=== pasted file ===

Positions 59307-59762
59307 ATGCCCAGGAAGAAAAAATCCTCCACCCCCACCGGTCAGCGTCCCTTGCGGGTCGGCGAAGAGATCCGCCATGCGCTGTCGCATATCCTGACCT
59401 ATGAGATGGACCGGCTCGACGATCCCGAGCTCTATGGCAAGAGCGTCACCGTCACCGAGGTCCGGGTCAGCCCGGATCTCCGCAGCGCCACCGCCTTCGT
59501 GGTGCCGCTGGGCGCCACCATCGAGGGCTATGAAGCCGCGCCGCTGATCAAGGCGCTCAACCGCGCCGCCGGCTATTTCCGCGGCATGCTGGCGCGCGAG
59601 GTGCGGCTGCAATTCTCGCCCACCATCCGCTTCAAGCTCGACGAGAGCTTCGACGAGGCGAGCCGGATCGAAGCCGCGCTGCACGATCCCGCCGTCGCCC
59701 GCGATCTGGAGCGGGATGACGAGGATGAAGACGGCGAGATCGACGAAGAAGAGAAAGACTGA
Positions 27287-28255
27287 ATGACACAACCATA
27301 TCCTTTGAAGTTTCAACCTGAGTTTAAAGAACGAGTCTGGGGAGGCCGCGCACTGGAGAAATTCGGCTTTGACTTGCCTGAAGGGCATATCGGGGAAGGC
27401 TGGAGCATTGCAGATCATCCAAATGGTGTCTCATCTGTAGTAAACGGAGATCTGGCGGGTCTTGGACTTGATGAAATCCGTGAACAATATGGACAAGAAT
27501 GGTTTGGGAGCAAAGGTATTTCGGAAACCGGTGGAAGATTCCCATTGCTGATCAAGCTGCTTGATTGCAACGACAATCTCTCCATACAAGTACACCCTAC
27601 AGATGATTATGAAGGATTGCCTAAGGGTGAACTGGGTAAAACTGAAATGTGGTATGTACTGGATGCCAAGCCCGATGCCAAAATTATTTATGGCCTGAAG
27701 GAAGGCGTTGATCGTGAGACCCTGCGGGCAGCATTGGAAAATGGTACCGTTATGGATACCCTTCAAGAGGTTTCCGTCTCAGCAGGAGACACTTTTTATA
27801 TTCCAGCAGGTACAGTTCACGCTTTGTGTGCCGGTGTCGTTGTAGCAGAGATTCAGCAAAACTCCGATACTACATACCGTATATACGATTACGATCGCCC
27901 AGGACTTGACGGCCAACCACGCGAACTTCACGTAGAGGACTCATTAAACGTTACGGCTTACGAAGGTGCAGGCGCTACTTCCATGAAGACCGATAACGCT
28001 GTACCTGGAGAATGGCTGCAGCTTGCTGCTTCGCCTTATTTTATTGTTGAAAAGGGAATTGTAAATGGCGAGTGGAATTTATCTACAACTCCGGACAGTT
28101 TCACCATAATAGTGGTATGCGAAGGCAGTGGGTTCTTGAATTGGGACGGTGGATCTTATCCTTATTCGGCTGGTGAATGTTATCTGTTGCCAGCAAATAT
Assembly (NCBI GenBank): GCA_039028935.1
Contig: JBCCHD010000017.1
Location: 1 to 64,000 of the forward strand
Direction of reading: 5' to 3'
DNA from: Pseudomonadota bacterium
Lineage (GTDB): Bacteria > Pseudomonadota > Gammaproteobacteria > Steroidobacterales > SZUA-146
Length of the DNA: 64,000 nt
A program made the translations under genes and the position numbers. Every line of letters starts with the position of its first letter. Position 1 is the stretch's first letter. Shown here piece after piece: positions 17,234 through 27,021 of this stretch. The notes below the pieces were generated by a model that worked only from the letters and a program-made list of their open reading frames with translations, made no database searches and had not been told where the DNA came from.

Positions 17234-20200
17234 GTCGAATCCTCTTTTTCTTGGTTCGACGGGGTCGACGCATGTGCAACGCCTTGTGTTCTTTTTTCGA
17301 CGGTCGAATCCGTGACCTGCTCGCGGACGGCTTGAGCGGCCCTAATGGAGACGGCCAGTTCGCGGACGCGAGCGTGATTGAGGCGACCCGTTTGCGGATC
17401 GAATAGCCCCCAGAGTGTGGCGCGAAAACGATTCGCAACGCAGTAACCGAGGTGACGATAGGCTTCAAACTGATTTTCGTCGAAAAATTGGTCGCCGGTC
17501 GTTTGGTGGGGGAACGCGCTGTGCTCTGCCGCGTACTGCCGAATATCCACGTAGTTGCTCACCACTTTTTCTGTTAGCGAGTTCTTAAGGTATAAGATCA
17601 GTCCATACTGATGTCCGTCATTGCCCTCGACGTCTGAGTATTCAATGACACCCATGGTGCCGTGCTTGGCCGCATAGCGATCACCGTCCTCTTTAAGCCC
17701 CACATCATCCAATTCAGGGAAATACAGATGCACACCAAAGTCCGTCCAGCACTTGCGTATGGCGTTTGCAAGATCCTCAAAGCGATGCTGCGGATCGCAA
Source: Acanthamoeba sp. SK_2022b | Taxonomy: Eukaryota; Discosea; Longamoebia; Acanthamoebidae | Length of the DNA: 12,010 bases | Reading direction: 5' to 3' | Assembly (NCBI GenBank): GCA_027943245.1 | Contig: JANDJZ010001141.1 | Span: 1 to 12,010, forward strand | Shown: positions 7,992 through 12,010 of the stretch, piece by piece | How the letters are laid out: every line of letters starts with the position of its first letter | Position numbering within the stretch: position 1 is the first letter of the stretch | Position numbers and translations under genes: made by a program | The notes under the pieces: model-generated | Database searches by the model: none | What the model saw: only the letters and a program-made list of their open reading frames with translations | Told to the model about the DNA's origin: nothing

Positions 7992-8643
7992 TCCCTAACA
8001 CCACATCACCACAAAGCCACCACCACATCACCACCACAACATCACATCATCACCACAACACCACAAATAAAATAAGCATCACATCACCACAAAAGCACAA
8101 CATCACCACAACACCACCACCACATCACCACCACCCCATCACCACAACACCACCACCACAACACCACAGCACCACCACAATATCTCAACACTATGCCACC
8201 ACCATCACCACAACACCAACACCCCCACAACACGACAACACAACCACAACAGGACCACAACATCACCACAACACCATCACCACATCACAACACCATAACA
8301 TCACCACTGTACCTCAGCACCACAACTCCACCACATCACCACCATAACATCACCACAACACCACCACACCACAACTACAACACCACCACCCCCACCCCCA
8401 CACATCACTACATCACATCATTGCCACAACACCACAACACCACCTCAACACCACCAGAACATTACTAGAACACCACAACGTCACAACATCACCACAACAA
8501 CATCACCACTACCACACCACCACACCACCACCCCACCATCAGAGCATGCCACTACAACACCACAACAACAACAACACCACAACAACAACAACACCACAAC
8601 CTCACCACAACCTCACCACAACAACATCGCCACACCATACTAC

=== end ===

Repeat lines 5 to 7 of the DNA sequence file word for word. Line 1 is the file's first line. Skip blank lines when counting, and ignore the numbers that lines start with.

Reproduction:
59601 GTGCGGCTGCAATTCTCGCCCACCATCCGCTTCAAGCTCGACGAGAGCTTCGACGAGGCGAGCCGGATCGAAGCCGCGCTGCACGATCCCGCCGTCGCCC
59701 GCGATCTGGAGCGGGATGACGAGGATGAAGACGGCGAGATCGACGAAGAAGAGAAAGACTGA
Positions 27287-28255